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Synephrine is a stimulant that is chemically similar to ephedrine. Today, a popular claim associated with this supplement is that it promotes weight loss. Many dietary supplement companies have begun to replace the banned ephedrine with synephrine.
Synephrine is derived from a fruit tree known as Citrus aurantium. The Citrus aurantium tree is native to Vietnam, but is cultivated all over the world. Synephrine is made from the unripe fruit of the tree. Unlike the sweet tasting fruit that comes from most citrus plants, the fruit from this plant is described as bitter. It is more commonly known as bitter orange, Seville orange, sour orange, and zhi shi. In traditional Chinese medicine, zhi shi was used to treat abdominal pains and gastrointestinal problems.
The extract from this fruit contains five alkaloids: synephrine, N-methyl-tyramine, hordnine, octopamine, and tyramine. The most abundant of these is synephrine. There are six different isomers of synephrine. However, is it unclear exactly which one is in the Citrus aurantium. Most research indicates that it is either para-synephrine or meta-synephrine.
Synephrine stimulates the sympathetic nervous system, which is activated during excitement or stress. This branch of the nervous system increases heart rate as opposed to the parasympathetic nervous system which decreases heart rate.
At the cellular level, synephrine acts on different receptors through the release of norepinephrine and epinephrine. There are five different classes of receptors: alpha 1, alpha 2, beta 1, beta 2, and beta 3. Although there is ongoing research to confirm exactly which of the receptors synephrine acts upon, most data indicates effects on beta 3 and limited effects on beta 2 and alpha 2.
The beta 3 receptor increases the rate of fat release from body stores, which is known as lipolysis, and increases the resting metabolic rate, which is known as thermogenesis. Research also shows synephrine has limited affects on beta 2 and alpha 2 receptors. The beta 2 receptor is located in heart muscle. It influences heart function and causes dilation of blood vessels in the heart. The alpha 2 receptor is located in adipose tissue and can inhibit lipolysis.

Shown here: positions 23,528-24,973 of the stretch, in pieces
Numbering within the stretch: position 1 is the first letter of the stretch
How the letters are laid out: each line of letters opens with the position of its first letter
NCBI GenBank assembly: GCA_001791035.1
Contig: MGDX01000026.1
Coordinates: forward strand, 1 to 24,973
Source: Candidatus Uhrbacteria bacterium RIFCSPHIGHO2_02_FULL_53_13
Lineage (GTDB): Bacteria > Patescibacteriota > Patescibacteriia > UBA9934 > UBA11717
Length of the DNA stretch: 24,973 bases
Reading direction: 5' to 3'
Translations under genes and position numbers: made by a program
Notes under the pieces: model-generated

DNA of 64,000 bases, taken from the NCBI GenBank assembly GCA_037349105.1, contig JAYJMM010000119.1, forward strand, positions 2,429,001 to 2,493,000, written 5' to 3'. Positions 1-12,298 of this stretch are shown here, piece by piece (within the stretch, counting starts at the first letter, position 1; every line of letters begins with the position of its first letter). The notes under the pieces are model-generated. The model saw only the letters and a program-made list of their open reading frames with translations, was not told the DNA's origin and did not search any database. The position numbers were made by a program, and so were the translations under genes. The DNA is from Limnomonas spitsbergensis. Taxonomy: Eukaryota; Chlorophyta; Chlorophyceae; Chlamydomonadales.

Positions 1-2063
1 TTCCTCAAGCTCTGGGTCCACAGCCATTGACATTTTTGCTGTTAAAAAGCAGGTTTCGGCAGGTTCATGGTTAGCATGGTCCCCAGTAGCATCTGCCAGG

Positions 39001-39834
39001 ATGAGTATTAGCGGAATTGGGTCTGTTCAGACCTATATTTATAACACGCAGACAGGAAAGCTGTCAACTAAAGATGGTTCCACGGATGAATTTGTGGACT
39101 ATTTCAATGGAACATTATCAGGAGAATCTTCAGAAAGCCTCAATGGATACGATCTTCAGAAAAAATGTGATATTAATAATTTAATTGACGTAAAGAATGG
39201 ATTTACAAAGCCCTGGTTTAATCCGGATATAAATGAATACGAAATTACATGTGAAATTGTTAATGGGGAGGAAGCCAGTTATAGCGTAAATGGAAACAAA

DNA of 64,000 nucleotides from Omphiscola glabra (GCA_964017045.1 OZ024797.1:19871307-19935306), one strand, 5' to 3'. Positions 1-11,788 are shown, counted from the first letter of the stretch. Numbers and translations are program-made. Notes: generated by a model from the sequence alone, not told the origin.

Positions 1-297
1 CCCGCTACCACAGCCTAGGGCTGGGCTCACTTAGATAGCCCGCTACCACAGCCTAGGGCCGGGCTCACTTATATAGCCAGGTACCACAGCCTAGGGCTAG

Synephrine is thought to be a safer supplement than ephedrine because of its actions on the receptors. Limited effects on the beta 2 receptors indicates that synephrine should not cause as many heart problems as ephedrine and the limited effect on alpha 2 indicates that the effects of beta 3 will not be inhibited.
After the ban of ephedrine, dietary supplement companies needed a new stimulant to use as an ingredient. Synephrine and ephedrine were found to be chemically similar with similar effects as well. Many companies found synephrine to have the same stimulant properties without some of the harmful side effects ephedrine was argued to have, such as the cause of cardiovascular problems, respiratory problems, and nervous system problems. Continuing research shows that synephrine may be more thermogenic and less stimulatory than ephedrine due to the differences in effects on the beta and alpha receptors. However, there is still a debate as to how safe and effective synephrine really is.
There have been many claims made about synephrine, such as it increases metabolic rate, increases caloric expenditure, burns fat, promotes weight loss, and increases energy levels. However, many of these claims made are not based on scientific research, but only thoughts as to what may be an effect. Most of the research has been performed on animals and not on humans, which makes the claims less valid.
One research study recorded synephrine and octopamine increasing the metabolic rate and decreasing the amount of brown adipose tissue in dogs. However, adult humans do not have brown adipose tissue, so this research has no significance for humans.
Another study used mice as subjects. The mice were given different doses of synephrine to test the effects of the supplement on the sympathetic nervous system. The mice that were given the highest doses had a reduction of water and food intake and experienced weight loss. However, there was also a 50% death rate. In doses given to the mice similar to that recommended for humans, there was a slight weight loss found, but there was also a 10% death rate.
Synephrine has been showed to be somewhat effective when it is combined with another stimulant, such as caffeine. Other research shows that with a healthy diet and regular exercise, a dietary supplement containing synephrine can aid in weight loss. However, the weight loss is minimal.
Synephrine is thought to have some of the same side effects as ephedrine, but to a lesser degree. It could cause cardiac problems and high blood pressure, but there have been no major complaints with consumers.
Synephrine has been used in nasal spray for decades. It is found in over-the-counter medications for such aliments as colds, the flu, and allergies. It is also used in ophthalmic solutions to dilate the eye prior to an exam or surgery. Today, with new claims coming out about its weight loss potential, it is commonly found in several dietary supplements.
Even though synephrine is becoming a widely used supplement, there is still not enough research to support the weight loss claims. Different research studies show contradictory results on the effectiveness and different studies support different claims. Overall, synephrine appears to be safer than ephedrine and perhaps somewhat effective, but until more research is done, these claims cannot be confirmed.
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